The Coordination of Humanitarian Action: the case of Sri Lanka

by Koenraad Van BrabantDecember 1997

This case study concerns field coordination efforts during the Eelam War 3 in Sri Lanka between 1994 1996. In addition to some of the general obstacles to effective coordination, its specific interest lies in examining the difficulties of coordinating humanitarian effort within the context of a strong government at war. The war and coordination efforts continue.

The paper begins by considering what the term coordination means, and goes on to examine various NGO, UN and governmental experiences. Sri Lanka provides an example of a government that has asserted its sovereignty and simultaneously pursues political, military and humanitarian objectives. The government’s continued responsibility for the protection of and provision for its citizens is briefly examined in the light of its role in conflict.  An overview of the challenges for humanitarian action and capacity to respond leads to a discussion of the restriction of ‘humanitarian space’ by the army. Throughout the period in question, humanitarian agencies not only needed to coordinate for programme effectiveness, but also to advocate for humanitarian space and access.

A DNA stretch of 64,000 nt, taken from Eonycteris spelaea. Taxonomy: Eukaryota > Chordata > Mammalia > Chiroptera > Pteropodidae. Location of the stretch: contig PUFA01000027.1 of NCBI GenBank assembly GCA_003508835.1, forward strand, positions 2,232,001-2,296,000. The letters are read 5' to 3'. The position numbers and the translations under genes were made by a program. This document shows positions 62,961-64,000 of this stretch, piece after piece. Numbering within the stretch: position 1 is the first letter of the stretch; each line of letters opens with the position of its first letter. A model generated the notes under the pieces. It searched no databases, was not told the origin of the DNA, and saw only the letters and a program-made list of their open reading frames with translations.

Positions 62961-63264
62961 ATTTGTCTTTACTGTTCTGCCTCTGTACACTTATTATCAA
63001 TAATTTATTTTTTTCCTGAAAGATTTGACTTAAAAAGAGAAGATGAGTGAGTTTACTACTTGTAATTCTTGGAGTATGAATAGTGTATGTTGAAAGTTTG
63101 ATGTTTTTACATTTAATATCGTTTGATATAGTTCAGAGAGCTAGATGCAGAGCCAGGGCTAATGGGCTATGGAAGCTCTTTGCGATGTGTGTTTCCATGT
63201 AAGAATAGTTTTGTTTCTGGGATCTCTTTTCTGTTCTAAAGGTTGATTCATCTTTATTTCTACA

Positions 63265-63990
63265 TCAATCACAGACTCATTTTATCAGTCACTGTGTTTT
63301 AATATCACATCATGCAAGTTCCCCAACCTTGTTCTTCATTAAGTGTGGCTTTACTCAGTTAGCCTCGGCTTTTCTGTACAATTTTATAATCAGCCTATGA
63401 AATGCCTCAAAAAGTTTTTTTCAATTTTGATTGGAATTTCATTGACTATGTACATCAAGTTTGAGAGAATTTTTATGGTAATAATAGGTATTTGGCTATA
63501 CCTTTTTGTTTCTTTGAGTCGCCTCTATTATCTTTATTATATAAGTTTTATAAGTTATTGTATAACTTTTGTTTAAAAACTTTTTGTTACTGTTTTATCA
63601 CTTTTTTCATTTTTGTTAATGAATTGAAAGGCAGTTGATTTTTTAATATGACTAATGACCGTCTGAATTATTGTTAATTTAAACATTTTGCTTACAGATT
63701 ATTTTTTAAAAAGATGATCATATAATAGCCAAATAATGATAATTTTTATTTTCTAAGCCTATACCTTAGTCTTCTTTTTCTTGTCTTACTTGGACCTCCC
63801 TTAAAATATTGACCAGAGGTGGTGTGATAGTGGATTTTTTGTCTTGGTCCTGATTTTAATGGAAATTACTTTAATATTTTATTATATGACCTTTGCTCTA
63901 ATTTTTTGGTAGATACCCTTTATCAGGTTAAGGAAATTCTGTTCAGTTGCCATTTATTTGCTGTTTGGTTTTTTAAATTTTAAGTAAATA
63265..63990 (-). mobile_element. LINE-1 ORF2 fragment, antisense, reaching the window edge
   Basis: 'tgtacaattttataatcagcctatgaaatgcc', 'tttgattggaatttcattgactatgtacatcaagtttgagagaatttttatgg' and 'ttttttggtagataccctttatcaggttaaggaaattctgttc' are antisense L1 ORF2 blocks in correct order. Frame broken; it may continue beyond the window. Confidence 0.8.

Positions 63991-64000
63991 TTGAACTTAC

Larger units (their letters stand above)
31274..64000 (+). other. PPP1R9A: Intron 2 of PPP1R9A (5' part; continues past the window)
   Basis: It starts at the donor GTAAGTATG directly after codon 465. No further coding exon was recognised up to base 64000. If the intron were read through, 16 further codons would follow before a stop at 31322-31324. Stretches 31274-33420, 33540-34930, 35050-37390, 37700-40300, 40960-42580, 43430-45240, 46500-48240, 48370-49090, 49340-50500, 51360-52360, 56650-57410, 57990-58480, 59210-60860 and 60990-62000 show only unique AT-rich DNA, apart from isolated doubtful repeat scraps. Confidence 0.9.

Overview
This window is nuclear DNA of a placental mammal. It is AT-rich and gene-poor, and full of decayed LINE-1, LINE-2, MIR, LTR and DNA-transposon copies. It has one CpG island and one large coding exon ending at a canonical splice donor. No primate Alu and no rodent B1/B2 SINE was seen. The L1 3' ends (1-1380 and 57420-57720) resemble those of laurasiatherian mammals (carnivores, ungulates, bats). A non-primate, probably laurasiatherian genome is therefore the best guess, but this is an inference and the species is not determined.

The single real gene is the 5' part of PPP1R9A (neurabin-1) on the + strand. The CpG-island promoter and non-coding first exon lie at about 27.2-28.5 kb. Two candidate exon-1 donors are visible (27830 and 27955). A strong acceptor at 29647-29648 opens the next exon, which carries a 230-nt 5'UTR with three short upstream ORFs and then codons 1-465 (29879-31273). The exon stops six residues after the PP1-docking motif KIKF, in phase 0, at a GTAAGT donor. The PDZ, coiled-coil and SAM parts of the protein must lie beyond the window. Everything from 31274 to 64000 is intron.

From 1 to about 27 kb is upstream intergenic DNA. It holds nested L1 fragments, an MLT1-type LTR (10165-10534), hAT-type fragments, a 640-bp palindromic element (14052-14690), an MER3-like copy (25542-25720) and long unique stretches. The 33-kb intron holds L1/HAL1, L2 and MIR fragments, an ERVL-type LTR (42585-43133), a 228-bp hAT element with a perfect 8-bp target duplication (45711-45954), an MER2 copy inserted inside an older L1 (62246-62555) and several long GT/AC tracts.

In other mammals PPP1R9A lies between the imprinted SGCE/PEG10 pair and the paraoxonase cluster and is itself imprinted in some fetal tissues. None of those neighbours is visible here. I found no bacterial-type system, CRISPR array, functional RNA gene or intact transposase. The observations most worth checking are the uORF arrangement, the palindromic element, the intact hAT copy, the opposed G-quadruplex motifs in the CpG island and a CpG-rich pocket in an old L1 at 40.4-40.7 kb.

Following a review of the coordination mechanisms in place at the outbreak of war, the different initiatives used to strengthen it during the war are examined. Special attention is paid to the review of the NGO Consortium on Relief and Rehabilitation and the Interagency Emergency Group. For organisational, but also for political reasons, both functioned simultaneously and in parallel.

The absence of professional knowledge regarding coordination, and the occasional shortage of technical and methodological expertise, added to the usual resistance to coordination, made it a difficult exercise.  Contextual constraints, such as the outbreak of the war coinciding with an effort to rethink coordination, and the complex and sensitive politics around humanitarian assistance also played their role. The most important obstacle to effective coordination remained however, the absence of an effective institutional link to coordinate the humanitarian efforts of the government and those of specialised agencies.